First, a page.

The aim of this study was to investigate the meaning structure of emotion terms from the Greek lexicon, and to assess commonalities and differences with the maps of emotional words obtained in a prior study of neo-Latin languages, a linguistic family sharing ancient roots with the Greek tongue. Twelve native speakers contributed to the selection of 33 Greek terms with a clear emotional meaning and an independent sample of 30 participants evaluated the pairwise similarities among the target words. The similarity ratings were subjected to multidimensional scaling analyses, yielding a three-dimensional configuration (Valence, Physiological Activation and Potency) in which the coping potential dimension (Potency) was more important than, or at least as important as, the Physiological Activation dimension. The map resembled that previously identified for the core neo-Latin languages, namely Italian, French and Spanish, and was quite different from those obtained for other more peripheral neo-Latin languages, and also from those obtained in some studies involving English emotion lexicon. Reasons for these similarities and differences are discussed.

The dimensions of emotional meaning in modern Greek

TESTA, Silvia;GALATI, Dario
2016

Abstract

The aim of this study was to investigate the meaning structure of emotion terms from the Greek lexicon, and to assess commonalities and differences with the maps of emotional words obtained in a prior study of neo-Latin languages, a linguistic family sharing ancient roots with the Greek tongue. Twelve native speakers contributed to the selection of 33 Greek terms with a clear emotional meaning and an independent sample of 30 participants evaluated the pairwise similarities among the target words. The similarity ratings were subjected to multidimensional scaling analyses, yielding a three-dimensional configuration (Valence, Physiological Activation and Potency) in which the coping potential dimension (Potency) was more important than, or at least as important as, the Physiological Activation dimension. The map resembled that previously identified for the core neo-Latin languages, namely Italian, French and Spanish, and was quite different from those obtained for other more peripheral neo-Latin languages, and also from those obtained in some studies involving English emotion lexicon. Reasons for these similarities and differences are discussed.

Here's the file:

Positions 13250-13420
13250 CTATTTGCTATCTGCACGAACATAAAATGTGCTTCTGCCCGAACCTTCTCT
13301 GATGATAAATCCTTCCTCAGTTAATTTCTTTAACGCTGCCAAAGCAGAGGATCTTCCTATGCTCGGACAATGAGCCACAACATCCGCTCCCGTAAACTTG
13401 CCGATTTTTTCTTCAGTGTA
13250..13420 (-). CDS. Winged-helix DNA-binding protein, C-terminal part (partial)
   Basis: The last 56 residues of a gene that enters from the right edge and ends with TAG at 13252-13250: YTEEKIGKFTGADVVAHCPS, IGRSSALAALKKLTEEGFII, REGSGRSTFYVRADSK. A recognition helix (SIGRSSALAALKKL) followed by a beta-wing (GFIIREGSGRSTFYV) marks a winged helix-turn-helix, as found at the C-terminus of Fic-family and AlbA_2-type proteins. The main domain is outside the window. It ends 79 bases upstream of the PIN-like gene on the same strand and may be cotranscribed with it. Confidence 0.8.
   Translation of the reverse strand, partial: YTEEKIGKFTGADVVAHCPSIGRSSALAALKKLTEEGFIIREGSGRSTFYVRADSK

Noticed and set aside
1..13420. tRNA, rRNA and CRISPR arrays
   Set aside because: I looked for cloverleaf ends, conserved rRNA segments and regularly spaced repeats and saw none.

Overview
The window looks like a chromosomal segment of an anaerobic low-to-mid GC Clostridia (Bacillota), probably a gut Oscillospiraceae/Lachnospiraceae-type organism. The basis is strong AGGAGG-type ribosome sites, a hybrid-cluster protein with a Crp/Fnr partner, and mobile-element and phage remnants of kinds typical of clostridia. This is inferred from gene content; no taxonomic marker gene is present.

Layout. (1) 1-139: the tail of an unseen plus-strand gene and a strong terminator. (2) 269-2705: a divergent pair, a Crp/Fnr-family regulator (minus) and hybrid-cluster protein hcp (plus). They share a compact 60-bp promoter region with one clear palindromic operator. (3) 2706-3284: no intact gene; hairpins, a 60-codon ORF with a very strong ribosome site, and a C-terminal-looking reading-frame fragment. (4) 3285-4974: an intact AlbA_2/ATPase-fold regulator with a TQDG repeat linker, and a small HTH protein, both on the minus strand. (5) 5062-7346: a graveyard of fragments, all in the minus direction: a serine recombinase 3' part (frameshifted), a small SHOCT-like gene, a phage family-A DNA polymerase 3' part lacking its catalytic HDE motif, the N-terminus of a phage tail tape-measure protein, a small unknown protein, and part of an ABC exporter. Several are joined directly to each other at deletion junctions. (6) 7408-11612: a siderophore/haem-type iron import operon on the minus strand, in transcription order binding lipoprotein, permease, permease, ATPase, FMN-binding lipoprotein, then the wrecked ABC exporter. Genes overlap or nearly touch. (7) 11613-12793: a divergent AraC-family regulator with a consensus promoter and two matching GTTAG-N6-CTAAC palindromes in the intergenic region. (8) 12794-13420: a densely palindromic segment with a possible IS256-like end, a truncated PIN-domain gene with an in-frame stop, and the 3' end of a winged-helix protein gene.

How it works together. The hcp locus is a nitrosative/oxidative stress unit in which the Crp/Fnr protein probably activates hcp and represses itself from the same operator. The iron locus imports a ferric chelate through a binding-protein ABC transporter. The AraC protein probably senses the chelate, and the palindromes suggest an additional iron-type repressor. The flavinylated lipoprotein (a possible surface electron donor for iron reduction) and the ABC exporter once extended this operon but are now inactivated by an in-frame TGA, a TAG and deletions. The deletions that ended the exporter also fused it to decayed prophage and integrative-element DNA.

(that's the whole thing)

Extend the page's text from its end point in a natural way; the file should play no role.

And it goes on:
55
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43
59
http://ssi.sagepub.com/content/55/1/43
emotion, lexicon, dimensions, similarity judgments, Greek
Testa, S.; Triantafyllopoulou, N.; Galati, D.
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Utilizza questo identificativo per citare o creare un link a questo documento: https://hdl.handle.net/2318/1556974
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